Against a background of persistent crime in Cameroon, we of this publication are advocating that only Cameroonians with upright morals should be recruited into the police force to put an end to this vice. Cameroon Concord's security reporter opined during last week's editorial meeting that the rising crime wave in urban centers like Yaounde, Douala, Bamenda, Limbe, Kumba and Garoua reflected the inefficiency of the police force which has lost respect from the public. Members of the public no longer collaborate with the police who today in this CPDM confusion, consider themselves as lords and bullies instead of servants and friends to the public. It is common these days for a family under attacks from armed robbers to telephone the police station and be told by a police man on duty to channel their complaints to BIR-the President Biya newly created elite force.

Cameroonians have resorted to lynching as a result of apparent loss of confidence in what this generation of CPDM policemen can do. In Anglophone Cameroon where the rule of law reigned supreme in the days of the Late President Ahmadou Ahidjo and J.N.Foncha, people suspected of committing crimes today in Bamenda, Limbe, Mutengene, Kumba and Buea are killed through mob justice simply because the public feels that it would not achieve justice, equity or fair play if it reported such cases to the Cameroonian police force. While innocent people are being killed in the process, other suspects are unfairly presumed guilty and lynched without trial by the law courts.

A career policeman and a senior member of the Cameroonian judicial police who spoke to us recently on the policing situation in the country noted that during the Ahidjo regime, he never heard anything about lynching. Policing he added was carried out by the police officers in collaboration with the civilian elements who cooperated with the police force. He argued that the CPDM have politicized every aspect of the police force from appointments, promotion and down to command operations with Francophone personnel who do not have a mastery of the English language heading major security operations in the South West and North West Regions culminating to many fiasco.

In neighboring countries like Equatorial Guinea and Gabon, the ordinary citizen is vigilant and would provide intelligence to the police the moment anyone was suspected. This relationship between the police force and the community is possible because the police were kind and collaborative with the ordinary citizen of the towns and cities. Numerous francophone delegates of national security have come and gone but the policing establishment in Cameroon in shambles. In the Federal Republic of Germany, a country in Europe that Cameroon shares a special relationship, and even in mother France, no matter how intelligent you are or what exam you passed, police recruitment is a matter of moral upbringing. This explains why the Ahidjo government insisted on moral background checks from all academic institutions attended and even religious denomination before you were accepted into the police force. Cameroon Concord under cover reporter who visited the police academy in Mutengene found out that it was a normal practice today for young recruits to have scuffles with their bosses and were not fired from the school. There is indeed an urgent need to redefine and expand our Cameroonian policing policy and scope to fit into today's security challenges.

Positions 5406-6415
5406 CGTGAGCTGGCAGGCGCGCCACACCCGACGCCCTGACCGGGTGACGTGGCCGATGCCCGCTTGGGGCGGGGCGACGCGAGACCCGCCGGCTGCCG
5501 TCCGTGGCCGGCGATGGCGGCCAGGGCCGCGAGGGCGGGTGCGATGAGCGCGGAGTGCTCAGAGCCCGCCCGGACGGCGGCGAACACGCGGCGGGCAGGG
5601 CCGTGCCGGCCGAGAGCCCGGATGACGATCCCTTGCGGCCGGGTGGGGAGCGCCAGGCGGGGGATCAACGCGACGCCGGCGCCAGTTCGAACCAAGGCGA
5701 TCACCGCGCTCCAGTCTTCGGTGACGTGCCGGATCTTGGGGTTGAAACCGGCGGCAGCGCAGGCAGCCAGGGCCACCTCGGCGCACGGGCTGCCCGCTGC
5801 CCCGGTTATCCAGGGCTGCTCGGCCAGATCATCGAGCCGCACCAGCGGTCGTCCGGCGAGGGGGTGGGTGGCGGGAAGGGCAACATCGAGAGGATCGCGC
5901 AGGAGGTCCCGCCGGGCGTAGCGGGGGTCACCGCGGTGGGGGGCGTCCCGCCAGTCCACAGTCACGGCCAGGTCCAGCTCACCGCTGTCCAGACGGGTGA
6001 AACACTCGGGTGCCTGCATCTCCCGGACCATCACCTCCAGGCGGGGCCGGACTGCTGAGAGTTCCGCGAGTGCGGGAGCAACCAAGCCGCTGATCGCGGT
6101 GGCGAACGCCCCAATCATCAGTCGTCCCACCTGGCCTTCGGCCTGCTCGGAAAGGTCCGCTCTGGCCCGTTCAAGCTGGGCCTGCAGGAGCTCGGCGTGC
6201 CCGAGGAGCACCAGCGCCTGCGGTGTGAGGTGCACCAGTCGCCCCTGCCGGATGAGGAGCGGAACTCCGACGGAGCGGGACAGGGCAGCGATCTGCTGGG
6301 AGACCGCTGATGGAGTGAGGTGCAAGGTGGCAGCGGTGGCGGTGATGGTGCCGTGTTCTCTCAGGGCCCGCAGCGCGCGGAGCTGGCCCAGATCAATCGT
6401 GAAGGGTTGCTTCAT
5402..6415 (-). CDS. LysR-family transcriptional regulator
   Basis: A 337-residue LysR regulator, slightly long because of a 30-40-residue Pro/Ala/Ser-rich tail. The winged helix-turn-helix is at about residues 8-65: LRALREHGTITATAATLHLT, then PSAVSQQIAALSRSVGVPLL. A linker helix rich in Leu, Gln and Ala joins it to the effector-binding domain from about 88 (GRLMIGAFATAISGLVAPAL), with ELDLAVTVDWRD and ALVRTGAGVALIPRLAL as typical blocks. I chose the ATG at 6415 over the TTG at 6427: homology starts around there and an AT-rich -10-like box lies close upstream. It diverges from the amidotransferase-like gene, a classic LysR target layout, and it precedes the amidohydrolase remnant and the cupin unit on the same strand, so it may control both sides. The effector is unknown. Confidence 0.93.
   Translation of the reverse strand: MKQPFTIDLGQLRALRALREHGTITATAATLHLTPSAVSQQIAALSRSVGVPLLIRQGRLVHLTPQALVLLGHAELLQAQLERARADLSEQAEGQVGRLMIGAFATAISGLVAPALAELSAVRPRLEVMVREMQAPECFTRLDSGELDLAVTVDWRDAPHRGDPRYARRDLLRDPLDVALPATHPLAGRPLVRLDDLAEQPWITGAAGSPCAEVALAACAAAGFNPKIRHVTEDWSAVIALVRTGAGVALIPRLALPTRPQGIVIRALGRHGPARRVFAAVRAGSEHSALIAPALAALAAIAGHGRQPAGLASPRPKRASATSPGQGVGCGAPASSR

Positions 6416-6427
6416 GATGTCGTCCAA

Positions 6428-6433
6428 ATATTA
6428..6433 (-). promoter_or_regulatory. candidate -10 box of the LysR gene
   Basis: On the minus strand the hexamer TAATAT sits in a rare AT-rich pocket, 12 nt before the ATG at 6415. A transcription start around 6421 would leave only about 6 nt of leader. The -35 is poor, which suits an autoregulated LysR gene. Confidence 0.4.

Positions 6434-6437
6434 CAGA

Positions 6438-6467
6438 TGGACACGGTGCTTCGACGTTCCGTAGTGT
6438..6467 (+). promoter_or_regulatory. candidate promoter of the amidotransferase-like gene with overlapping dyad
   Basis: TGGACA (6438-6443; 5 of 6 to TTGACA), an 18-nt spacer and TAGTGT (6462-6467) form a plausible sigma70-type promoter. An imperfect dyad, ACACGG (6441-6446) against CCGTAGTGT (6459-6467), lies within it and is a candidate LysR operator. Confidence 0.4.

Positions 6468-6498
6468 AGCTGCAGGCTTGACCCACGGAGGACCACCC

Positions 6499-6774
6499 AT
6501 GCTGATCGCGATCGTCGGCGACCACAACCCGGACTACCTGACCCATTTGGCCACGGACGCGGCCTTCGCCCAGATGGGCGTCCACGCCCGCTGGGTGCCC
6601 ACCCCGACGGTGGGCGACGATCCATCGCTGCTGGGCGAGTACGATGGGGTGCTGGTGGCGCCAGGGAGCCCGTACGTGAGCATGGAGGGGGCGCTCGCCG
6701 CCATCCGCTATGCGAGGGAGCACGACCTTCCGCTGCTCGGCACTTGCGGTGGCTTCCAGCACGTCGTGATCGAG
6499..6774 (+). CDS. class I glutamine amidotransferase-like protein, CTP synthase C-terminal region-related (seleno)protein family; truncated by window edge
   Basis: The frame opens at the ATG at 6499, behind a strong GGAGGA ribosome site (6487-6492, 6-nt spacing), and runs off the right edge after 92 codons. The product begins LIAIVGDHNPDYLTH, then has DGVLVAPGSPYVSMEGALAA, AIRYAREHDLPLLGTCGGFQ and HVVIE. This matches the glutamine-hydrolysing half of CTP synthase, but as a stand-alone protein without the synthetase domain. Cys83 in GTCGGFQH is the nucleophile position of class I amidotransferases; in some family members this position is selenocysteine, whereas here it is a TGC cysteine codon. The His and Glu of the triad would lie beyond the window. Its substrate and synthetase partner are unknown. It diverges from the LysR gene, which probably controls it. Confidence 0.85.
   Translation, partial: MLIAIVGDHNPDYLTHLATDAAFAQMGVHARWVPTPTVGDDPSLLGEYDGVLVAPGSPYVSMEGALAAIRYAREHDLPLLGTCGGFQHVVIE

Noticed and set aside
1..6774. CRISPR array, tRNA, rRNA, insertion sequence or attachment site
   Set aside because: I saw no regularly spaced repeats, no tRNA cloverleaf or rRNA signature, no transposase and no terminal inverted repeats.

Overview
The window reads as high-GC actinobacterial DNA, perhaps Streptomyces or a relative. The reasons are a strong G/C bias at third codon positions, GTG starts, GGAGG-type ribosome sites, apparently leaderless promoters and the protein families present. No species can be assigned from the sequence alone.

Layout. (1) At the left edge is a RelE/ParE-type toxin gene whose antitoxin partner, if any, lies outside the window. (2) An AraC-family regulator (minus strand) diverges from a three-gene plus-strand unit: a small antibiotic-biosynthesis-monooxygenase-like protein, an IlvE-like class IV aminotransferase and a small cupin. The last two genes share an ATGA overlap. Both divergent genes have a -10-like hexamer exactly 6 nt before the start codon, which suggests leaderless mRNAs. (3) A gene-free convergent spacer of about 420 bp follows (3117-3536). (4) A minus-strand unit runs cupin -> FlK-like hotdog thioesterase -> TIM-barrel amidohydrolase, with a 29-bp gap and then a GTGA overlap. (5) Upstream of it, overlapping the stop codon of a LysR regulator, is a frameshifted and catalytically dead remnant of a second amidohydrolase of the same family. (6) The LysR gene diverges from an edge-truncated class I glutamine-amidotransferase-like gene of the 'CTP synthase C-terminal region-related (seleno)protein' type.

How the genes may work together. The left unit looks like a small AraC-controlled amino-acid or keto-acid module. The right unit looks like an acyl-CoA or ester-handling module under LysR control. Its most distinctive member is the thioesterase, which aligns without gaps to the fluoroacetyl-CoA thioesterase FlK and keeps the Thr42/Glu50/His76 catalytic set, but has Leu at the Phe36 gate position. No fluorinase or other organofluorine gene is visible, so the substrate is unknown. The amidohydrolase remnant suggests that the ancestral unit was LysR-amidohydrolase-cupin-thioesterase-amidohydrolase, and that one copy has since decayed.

Cameroon Concord is a leading international online publication that covers Cameroon news, Africa with particularly interest in the Sub Saharan region. We report about world politics, business, science and technology, sports including arts and culture

Chat with us

Share your news with us. If you have a local story or image you would like to share with Cameroon Concord, use our live chat here to connect with us. Alternatively, you can connect with us through our email and WhatsApp accounts.
Please note that we check, edit / moderate all stories we receive prior to publication.
Additionally, you should have rights / permissions to anything you share with Cameroon Concord.

We use cookies to improve our website. Cookies used for the essential operation of this site have already been set. For more information visit our Cookie policy. I accept cookies from this site. Agree